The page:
To Prefer or to Choose? Generating Agency and Power Counterfactuals Jointly for Gender Bias Mitigation
Proceedings of the Fifth Workshop on Natural Language Processing and Computational Social Science (NLP+CSS)
Gender bias may emerge from an unequal representation of agency and power, for example, by portraying women frequently as passive and powerless (“She accepted her future”) and men as proactive and powerful (“He chose his future”). When language models learn from respective texts, they may reproduce or even amplify the bias. An effective way to mitigate bias is to generate counterfactual sentences with opposite agency and power to the training. Recent work targeted agency-specific verbs from a lexicon to this end. We argue that this is insufficient, due to the interaction of agency and power and their dependence on context. In this paper, we thus develop a new rewriting model that identifies verbs with the desired agency and power in the context of the given sentence. The verbs’ probability is then boosted to encourage the model to rewrite both connotations jointly. According to automatic metrics, our model effectively controls for power while being competitive in agency to the state of the art. In our main evaluation, human annotators favored its counterfactuals in terms of both connotations, also deeming its meaning preservation better.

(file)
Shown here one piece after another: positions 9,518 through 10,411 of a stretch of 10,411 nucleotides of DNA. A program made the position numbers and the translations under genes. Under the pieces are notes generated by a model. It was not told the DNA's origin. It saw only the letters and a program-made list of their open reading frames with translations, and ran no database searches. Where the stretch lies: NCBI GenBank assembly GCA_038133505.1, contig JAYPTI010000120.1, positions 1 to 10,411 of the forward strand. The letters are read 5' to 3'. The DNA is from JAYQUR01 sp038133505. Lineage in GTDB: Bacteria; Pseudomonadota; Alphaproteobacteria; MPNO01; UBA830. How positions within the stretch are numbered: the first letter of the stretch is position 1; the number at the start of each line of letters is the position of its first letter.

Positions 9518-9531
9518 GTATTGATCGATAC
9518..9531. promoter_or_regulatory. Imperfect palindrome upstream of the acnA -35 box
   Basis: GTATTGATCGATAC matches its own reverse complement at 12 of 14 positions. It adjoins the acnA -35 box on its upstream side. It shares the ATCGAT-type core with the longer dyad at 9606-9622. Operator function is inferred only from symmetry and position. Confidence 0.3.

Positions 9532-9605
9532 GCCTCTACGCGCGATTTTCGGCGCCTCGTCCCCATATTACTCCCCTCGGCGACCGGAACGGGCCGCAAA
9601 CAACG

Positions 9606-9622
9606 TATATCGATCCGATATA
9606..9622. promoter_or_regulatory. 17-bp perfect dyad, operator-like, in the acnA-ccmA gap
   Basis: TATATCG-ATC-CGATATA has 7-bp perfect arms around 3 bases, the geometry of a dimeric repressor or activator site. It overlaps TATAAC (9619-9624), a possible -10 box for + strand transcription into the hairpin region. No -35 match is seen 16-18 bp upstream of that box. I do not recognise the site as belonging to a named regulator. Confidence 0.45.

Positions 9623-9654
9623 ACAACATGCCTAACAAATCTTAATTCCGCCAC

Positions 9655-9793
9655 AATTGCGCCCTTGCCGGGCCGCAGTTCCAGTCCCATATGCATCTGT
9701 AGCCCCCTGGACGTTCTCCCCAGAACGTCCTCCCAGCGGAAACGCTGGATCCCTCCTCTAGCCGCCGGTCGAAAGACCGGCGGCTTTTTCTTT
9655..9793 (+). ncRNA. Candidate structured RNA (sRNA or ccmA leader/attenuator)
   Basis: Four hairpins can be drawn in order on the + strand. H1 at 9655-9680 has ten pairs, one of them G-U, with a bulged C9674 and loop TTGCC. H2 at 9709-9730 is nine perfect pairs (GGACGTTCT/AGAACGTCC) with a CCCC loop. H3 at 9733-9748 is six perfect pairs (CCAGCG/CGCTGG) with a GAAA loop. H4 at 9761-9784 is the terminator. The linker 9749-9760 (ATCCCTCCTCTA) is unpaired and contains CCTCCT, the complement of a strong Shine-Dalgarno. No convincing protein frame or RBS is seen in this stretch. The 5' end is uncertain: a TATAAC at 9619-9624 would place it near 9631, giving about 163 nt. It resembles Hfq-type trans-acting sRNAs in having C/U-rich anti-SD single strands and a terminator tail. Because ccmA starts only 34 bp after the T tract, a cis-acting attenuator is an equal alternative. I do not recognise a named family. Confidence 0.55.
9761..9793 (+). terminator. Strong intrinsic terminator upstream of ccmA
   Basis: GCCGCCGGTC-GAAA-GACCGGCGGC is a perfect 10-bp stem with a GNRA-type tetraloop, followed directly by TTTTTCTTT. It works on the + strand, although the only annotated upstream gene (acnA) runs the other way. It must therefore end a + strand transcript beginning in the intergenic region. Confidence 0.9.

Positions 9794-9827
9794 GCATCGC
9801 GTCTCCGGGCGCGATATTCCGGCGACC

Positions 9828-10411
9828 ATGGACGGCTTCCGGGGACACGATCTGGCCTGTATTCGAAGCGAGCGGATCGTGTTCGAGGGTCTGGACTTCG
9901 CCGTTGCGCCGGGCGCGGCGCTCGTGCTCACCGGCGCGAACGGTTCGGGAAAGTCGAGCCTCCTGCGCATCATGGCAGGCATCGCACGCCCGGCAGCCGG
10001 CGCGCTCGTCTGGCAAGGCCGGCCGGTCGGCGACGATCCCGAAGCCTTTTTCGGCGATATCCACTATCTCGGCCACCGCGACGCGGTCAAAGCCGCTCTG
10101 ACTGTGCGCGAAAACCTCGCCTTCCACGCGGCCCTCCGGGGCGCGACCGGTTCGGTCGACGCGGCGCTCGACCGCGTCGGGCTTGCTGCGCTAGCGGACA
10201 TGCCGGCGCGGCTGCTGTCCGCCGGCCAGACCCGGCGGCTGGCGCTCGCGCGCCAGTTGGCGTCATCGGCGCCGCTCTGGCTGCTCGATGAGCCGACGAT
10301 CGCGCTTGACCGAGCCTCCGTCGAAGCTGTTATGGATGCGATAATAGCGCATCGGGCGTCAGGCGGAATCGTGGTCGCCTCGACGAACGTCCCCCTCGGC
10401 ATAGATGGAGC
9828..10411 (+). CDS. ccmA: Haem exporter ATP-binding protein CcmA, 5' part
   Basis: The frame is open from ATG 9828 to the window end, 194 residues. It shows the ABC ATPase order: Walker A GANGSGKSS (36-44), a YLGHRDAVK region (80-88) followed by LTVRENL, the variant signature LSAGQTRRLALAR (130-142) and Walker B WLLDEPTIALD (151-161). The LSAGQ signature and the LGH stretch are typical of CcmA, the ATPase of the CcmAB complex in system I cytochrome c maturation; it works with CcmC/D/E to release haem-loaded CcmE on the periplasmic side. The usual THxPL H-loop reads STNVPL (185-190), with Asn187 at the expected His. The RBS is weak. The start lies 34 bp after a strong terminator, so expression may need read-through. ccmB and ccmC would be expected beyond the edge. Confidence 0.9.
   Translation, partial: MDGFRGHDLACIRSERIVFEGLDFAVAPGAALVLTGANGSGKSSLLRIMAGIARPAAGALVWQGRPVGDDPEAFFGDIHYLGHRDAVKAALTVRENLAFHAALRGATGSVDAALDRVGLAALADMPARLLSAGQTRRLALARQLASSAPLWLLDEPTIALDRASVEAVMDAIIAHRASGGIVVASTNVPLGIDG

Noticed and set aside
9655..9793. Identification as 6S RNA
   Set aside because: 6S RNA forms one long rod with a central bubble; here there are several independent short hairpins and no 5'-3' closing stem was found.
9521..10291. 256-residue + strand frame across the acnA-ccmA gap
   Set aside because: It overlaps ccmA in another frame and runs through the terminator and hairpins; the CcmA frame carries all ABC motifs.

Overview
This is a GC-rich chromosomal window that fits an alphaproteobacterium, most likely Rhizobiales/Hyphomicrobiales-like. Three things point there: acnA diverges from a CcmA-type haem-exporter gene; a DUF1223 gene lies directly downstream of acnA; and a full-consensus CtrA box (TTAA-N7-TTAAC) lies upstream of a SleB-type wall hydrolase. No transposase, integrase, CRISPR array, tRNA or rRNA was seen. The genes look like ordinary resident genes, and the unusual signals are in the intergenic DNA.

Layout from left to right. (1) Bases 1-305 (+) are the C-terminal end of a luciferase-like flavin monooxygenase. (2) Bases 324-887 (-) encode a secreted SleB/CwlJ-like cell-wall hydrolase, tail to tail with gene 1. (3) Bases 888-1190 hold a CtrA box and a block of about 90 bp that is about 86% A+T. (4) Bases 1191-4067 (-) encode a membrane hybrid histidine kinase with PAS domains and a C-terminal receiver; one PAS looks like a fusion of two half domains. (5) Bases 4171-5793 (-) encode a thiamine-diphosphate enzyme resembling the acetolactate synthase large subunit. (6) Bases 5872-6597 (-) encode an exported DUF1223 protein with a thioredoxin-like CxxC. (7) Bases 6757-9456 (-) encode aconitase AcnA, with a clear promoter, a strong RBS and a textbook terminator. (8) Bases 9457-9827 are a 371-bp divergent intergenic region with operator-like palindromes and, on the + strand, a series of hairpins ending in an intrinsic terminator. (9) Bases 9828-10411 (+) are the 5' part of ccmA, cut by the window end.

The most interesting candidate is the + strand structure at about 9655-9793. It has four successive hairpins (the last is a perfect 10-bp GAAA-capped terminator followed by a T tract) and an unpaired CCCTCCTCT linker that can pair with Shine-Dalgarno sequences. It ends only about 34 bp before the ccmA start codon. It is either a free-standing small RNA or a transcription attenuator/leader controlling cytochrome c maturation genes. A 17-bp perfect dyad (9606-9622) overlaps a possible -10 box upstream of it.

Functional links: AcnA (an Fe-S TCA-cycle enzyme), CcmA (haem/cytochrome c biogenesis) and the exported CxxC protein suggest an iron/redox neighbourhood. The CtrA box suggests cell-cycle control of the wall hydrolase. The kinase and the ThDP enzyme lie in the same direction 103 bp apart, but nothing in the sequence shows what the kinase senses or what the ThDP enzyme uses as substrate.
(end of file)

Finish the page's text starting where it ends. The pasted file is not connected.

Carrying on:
Argument Novelty and Validity Assessment via Multitask and Transfer Learning
Proceedings of the 9th Workshop on Argument Mining
An argument is a constellation of premises reasoning towards a certain conclusion. The automatic generation of conclusions is becoming a very prominent task, raising the need for automatic measures to assess the quality of these generated conclusions. The SharedTask at the 9th Workshop on Argument Mining proposes a new task to assess the novelty and validity of a conclusion given a set of premises. In this paper, we present a multitask learning approach that transfers the knowledge learned from the natural language inference task to the tasks at hand. Evaluation results indicate the importance of both knowledge transfer and joint learning, placing our approach in the fifth place with strong results compared to baselines.